Can SPSS Statistics perform conditional logistic regression models?
Resolving The Problem
Conditional logistic regression models are designed for situations in which one or more "cases," who show the response of interest, are matched with one or more "controls," who do not show the response. The most common situation involves 1-1 (1 case with 1 control) matching, though 1-N (1 case with N controls) and M-N (M cases with N controls) matching are also seen. (In order to avoid confusion between the term "case" as used here and a physical case in an SPSS Statistics data file, I'll use "case" to refer to the physical case (or cases) showing the response, and use the term "physical case" for a physical case in the data file when such reference is required.)
In many software packages, the standard binary logistic regression procedures can be used to fit 1-1 matching situations by suppressing the intercept, using a constant dependent variable with a value of 1 for every physical case, and defining a physical case by taking the difference between the case and control values on the predictor variables. This will not work with the LOGISTIC REGRESSION procedure because it will only estimate a model when the dependent variable has exactly two values. However, this can be done in the NOMREG procedure, which is accessed in the menus via Analyze>Regression>Multinomial Logistic. See the example on matched case-control studies in the chapter on multinomial logistic regression in the SPSS Advanced Statistical Procedures Companion, by Marija Norusis, or the Case Study in the Help (Help>Case Studies>Regression Option>Multinomial Logistic Regression>Using Multinomial Logistic Regression to Analyze a 1-1 Matched Case-Control Study) for more details on how to use NOMREG for matched 1-1 case control studies.
Fitting models with multiple controls cannot be done using NOMREG. It is possible to use the COXREG procedure (or the CSCOXREG procedure in the Complex Samples module) to fit such models. This approach may also be easier with 1-1 matched data as well, as it does not require you to compute differences between predictor variable values for cases and controls.
Suppose we have K pairs of matched cases and controls (in a 1-1 matching). The total number of physical cases in the data file will then be 2K. In order to use COXREG to do the conditional logistic regression, we need to do the following:
Code or recode the dependent variable so that it has a value of 1 for the cases and 2 for the controls. We'll call this variable DV. (Technically, the only requirement is that the case in each set has a positive value that is smaller than that for its control.)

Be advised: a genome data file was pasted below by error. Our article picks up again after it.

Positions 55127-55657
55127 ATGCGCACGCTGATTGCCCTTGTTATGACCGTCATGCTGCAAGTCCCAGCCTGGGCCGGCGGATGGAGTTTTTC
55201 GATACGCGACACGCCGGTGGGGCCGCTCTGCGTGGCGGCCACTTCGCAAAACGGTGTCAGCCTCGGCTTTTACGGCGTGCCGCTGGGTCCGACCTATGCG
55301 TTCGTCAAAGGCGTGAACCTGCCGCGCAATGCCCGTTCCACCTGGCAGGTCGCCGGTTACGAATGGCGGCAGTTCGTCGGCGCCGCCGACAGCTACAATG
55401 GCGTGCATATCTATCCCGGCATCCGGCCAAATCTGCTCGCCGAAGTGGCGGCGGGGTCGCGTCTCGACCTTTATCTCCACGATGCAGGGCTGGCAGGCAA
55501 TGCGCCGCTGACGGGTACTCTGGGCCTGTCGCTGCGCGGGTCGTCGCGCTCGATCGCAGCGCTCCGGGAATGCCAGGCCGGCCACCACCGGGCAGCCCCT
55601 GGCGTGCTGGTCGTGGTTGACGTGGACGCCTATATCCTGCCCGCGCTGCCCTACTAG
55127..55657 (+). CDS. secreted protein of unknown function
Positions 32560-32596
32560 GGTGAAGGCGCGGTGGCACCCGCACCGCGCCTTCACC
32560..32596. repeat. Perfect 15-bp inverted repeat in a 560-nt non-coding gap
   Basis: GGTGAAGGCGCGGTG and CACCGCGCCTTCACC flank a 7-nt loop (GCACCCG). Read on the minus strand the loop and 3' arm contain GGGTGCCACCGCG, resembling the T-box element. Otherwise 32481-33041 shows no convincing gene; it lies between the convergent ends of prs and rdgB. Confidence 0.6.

Create a copy of this variable with another name. We'll call this variable STATUS. (Technically, all that's needed here is for all cases to share some property not shared by the controls.)
If it does not already exist, create a variable that denotes each pair (this will have K different values in our example). We'll call this variable PAIR.
In the menus, click on Statistics>Survival>Cox Regression. Move DV into the Time slot. Move STATUS into the Status slot, click on the Define Event button, and define the value 1 as the single value denoting an event. Move the PAIR variable into the Strata slot. Then specify all desired predictors, choose any desired variable selection methods, and define any appropriate covariates as categorical, just as you would in LOGISTIC REGRESSION. The Variables in the Equation output for COXREG looks exactly like that in LOGISTIC REGRESSION (without an intercept). You can get confidence intervals for the Exp(B) values, or odds ratios, in the Options dialog.
In command syntax, the basic structure would be:
COXREG dv WITH covlist
The reason that this method works properly is that the conditional partial likelihood maximized by the COXREG procedure is the same one that results from the conditional logistic regression situation. The likelihood is a function of the probabilities of those physical cases that are cases being the ones to respond as opposed to those that are controls within the matched pairs. This can theoretically be extended to the 1-N and M-N matching cases, where pairs are larger sets, but COXREG should generally be used only for the 1-1 and 1-N cases.
If there are multiple controls for a each case, you can easily extend the COXREG method by simply having more than one control for each set. In this case, the variable name for the stratification variable might be called SET or something more accurately descriptive than PAIR, but this isn't necessary. Thus, fitting the conditional logistic model for the 1-N matched situation is easy. There can also be different numbers of controls for different cases.
Using the COXREG method for the M-N matching situation (where M>1) is not recommended. The reason for this is that the COXREG procedure offers only Breslow's approximate method for dealing with tied event times within a stratum. This approximation is good only when the number of ties at each event time is small relative to the number of physical cases at risk at that event time. Since in this application we are defining strata as sets, we will have M tied event times out of M+N total at risk physical cases, which will generally be a substantial proportion. The estimates one gets from COXREG in this situation are thus likely to be inadequate approximations to the true maximum likelihood values based on the discrete time likelihood.
16 April 2020